Becoming a caregiver isn’t always very easy. Caring for others comes with its own unique set of challenges. It doesn’t matter if you’re caring for a loved one or for a client, it’s important to know how to manage a smooth balance with them. Balancing between caregiving and enabling is important.
Seniors who don’t retain some of their independence may fall despondent and may lose aspects of themselves that they need to retain to live the rest of their lives happily and healthily. But how do you strike a balance between caregiving and enabling seniors?
First and foremost, independence should always be considered before help is given. Of course, there are situations where this isn’t true, such as situations where independence could cause serious harm.
A good example of this is allowing an unstable senior with muscle weakness to climb on a ladder to retrieve their old Christmas decoration tote. In a case like this, it’s probably best to help before encouraging them to do things on their own.
However, there are plenty of other situations where independence should be encouraged first, such as simple tasks like collecting the mail, helping to wash dishes, certain hygiene tasks, and more. Evaluate your senior’s level of ability and react accordingly to preserve independence without putting the senior at great risk or danger.
In fact, considering the unavailability of helpers and if they are in a requirement to commute then one may opt for a service like Benny Express Transportation which has proper necessities arranged with care.
Perhaps one of the best ways to strike a balance between caregiving and enabling is to learn as much as you possibly can about caregiving. Caring for someone is no small task, and it’s important that you learn as much as you possibly can to help make your job easier and also more effective.
Consider taking some home care courses to help you gain extra knowledge on caregiving. Courses like this will help you understand all you need to know about how to become an excellent caregiver. This type, of course, will also give you the tools you need to help your seniors receive care without stripping them of their independence and their individuality.
Manage Your Availability
One mistake that many caregivers tend to make is becoming too available to the person that they’re caring for. For some seniors, this becomes an easy and preferred option. Too often do older citizens retire from life, and they begin to allow caregivers to do just about everything for them.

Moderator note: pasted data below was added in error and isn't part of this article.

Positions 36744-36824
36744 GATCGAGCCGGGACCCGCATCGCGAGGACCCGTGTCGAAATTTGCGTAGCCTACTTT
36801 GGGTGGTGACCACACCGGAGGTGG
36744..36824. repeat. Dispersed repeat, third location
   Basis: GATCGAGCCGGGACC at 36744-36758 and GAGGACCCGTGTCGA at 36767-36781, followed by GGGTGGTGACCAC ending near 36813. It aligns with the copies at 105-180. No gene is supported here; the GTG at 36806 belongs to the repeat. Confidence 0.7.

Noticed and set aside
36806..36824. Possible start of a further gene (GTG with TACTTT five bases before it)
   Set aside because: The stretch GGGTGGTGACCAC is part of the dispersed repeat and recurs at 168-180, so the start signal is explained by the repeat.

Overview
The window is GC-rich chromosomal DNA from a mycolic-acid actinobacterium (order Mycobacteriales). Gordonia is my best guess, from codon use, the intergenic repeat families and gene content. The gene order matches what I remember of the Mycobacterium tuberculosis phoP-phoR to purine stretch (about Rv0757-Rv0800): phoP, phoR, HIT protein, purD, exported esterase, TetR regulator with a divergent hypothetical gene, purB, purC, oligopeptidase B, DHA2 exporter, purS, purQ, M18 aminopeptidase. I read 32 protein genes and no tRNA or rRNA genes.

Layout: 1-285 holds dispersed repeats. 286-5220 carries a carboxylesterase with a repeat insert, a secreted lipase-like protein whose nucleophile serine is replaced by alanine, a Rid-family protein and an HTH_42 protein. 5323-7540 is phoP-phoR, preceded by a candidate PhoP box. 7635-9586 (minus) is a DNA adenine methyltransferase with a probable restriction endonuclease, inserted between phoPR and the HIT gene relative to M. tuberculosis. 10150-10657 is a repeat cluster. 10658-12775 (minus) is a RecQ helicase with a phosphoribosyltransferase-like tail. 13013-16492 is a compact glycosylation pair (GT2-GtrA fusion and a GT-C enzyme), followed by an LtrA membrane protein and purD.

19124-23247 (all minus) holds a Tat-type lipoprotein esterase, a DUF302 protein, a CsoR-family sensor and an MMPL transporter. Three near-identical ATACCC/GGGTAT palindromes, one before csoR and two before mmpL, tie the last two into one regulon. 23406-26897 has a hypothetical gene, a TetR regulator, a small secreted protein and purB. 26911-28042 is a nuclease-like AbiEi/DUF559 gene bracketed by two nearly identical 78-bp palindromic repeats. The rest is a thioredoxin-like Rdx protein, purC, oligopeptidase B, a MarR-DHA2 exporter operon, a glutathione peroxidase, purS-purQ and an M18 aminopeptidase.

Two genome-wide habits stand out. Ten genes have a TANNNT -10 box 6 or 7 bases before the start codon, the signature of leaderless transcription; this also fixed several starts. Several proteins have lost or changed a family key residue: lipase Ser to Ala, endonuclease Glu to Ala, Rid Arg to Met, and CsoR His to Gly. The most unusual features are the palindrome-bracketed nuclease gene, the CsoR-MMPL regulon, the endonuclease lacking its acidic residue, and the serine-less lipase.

Some even begin to refuse to do basic tasks by themselves. This is a slippery slope and should be avoided whenever possible. Therefore, be careful to limit your availability so that your senior doesn’t become hyper-dependent on you.
This doesn’t mean you don’t have to show up daily (if you’re supposed to), but it does mean that you don’t have to do extra, within reason. It also means exercising your right to say no and refusing to do tasks that you’re certain your seniors can safely and effectively do themselves. By doing this early and staying persistent, your seniors will fare better throughout your time caring for them.
Socialize With Others
Too often do seniors become reclusive, relying too heavily on interacting with only their caregiver. Encourage your senior to come with you to adult day groups or to watch and do things that they may enjoy.
This gets them outside and allows them to meet like-minded individuals. Much like socializing a young child, seniors sometimes also need an extra push to be social with others.
Consider gently urging your senior to do these things without you, or even set up for friends they’ve met to come and visit, encouraging your senior to maintain these friendships.
By keeping active, they will retain some of who they are while getting out and having fun. You may also wish to encourage exercise, which keeps your senior’s body and mind in good shape!
There are many ways to strike a balance between caregiving and enabling seniors. Each senior is different, and it’s important to learn what your senior responds to and what they don’t. Consider taking courses or attending groups to help you learn new ways to access and guide your senior. Remain patient and understanding, aging isn’t easy. Most of all, try to enjoy your time with your senior, as you just may miss them someday.